Posted in AS Sociology: Family, GCSE Sociology

Raised without gender

With recent victories for the trans rights movement and more young people defining as something other than “male” or “female” than ever before, VICE host Amelia Abraham goes to Sweden – the world’s most forward thinking country when it comes to questioning gender – to find out what it’s like to grow up without the gender binary. In Sweden, the gender neutral pronoun “hen” has been in the national dictionary since 2015 and is now commonly used by most Swedes, the Swedish government’s school plan has since 1998 forbidden enforcing gender stereotypes, and government funded gender neutral kindergartens with gender aware teachers has made it possible for families to raise their children without a set gender identity, something that often sparks controversy in the foreign press. Amelia spends time with one of these gender non-conforming families, mapa (mom and dad) Del LaGrace Volcano who was born intersex (both male and female), the children Mika (5) and Nico (3) and their grandma Margareta. She visits Mika and Nico’s gender aware kindergarten to find out what the teachers and the other kids make of Mika’s gender expression.She also meets the founder of Sweden’s gender-neutral kindergartens, Lotta Rajalin, to learn how they go about deleting gender norms from education, as well as psychiatrist Dr Eberhard who is against Sweden’s attitude to gender in kindergartens.

Posted in AS Sociology: Family, GCSE Sociology

Toxic childhood

“…for many young people, the internet has already all but replaced children’s television. According to recent research by Ofcom, British 12- to 15-year-olds are more familiar with YouTube than with the BBC or ITV, while the amount of television watched by four- to 15-year-olds has fallen by 25% since 2010″.

The article explores how children are exposed to lots of content on YouTube which most adults would consider inappropriate:

  • Ohioan Logan Paul
  • PewDiePie
  • Advertising
  • Fake Peppa Pig videos

“Very young children,” James Bridle writes, are “being deliberately targeted with content which will traumatise and disturb them, via networks which are extremely vulnerable to … abuse.” Given the scale of YouTube, he went on, “human oversight is simply impossible”.

https://www.theguardian.com/tv-and-radio/2018/jan/09/how-childrens-tv-went-from-blue-peter-to-youtube-wild-west?CMP=Share_AndroidApp_Email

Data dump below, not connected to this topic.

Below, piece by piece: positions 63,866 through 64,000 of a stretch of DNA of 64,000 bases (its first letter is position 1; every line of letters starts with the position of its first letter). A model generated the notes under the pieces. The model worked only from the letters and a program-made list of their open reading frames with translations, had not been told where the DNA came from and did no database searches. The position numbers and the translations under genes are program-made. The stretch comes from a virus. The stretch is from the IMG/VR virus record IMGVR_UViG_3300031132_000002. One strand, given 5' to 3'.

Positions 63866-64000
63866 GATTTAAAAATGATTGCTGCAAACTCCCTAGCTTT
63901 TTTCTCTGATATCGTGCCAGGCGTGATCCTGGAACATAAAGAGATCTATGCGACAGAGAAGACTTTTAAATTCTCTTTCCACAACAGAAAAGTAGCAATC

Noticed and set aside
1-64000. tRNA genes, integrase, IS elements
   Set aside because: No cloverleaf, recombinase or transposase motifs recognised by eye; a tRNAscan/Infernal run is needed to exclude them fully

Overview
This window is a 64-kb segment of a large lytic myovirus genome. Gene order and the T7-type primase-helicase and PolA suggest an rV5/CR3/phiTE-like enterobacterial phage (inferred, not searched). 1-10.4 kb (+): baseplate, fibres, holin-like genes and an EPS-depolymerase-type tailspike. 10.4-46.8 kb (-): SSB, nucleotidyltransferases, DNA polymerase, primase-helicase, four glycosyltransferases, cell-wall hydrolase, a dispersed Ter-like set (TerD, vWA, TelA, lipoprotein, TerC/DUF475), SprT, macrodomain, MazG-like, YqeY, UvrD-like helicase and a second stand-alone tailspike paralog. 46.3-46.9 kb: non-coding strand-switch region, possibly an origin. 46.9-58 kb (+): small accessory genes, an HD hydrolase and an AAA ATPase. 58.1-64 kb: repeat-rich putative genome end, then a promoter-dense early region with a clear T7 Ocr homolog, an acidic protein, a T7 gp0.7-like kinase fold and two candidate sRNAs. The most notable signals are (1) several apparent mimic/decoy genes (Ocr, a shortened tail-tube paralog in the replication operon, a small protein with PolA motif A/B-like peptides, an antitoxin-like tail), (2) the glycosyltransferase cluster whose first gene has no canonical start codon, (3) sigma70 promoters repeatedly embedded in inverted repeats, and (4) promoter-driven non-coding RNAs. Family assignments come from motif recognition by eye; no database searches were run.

Posted in AS Sociology: Family

Embodiment and gender

Marcel Mauss (1872-1950)

Culture – generated meanings from living together.

Ideologies become embedded into us which appear natural.

The social is expressed through the collective which becomes inscribed in the body.

Things that appear natural are not. Even simple things such as swimming are done differently in every culture.

Pierre Bourdieu – ‘The Peasant and his Body’

‘Habitus’ – the socially acquired embodied systems of dispositions history is turned into nature.

Gender – what does the way we act say about the embodiment of gender?

Iris Marion Young – Throwing like a Girl’

Strongly disagrees with Erwin Strauss who argues that girls and boys throw differently due to biology.

‘Every human existence is defined through its situation’ (Simone de Beauvoir). Femininity is a set of structures particular to a culture.

‘We feel as though we must have our attention directed upon our bodies to make sure they are doing what we wish them to do, rather than paying attention to what to do through our bodies’.

Women fail to make full use of spatial and lateral positions – sitting, standing etc.

Women are aware of being objectified (male gaze).

Gender scripts are very defined and hard to break – women who do try and break out of them are often publicly chastised and seen as a deviant. Famous female sports players such as the Williams sisters have often been denounced for being too masculine and it being unfair for the other female players!

Wonder Woman is a very good contemporary example of a more powerful representation of females which has been welcomed by many female audiences. However, the film still clearly sexualises the women – so have things changed that much?

How do these ideas link to the family topic?

Embodiment of gender scripts clearly relates to the feminist argument that patriarchal biological determinist arguments are unfounded. New Right and functionalists argue that it is natural for women to fulfill the expressive role but Young and Mauss in particular help explain why this is not the case. Women are socialised to be caring, to be feminine and gentle. There is nothing natural about it. There is no reason why men cannot be socialised in this way too and increasingly with the rise of the new man, it appears that this is already happening to some extent. Feminism has had a massive impact upon how British people view the roles within the family and without doubt, many males are happy to pursue a much more expressive role than their forefathers.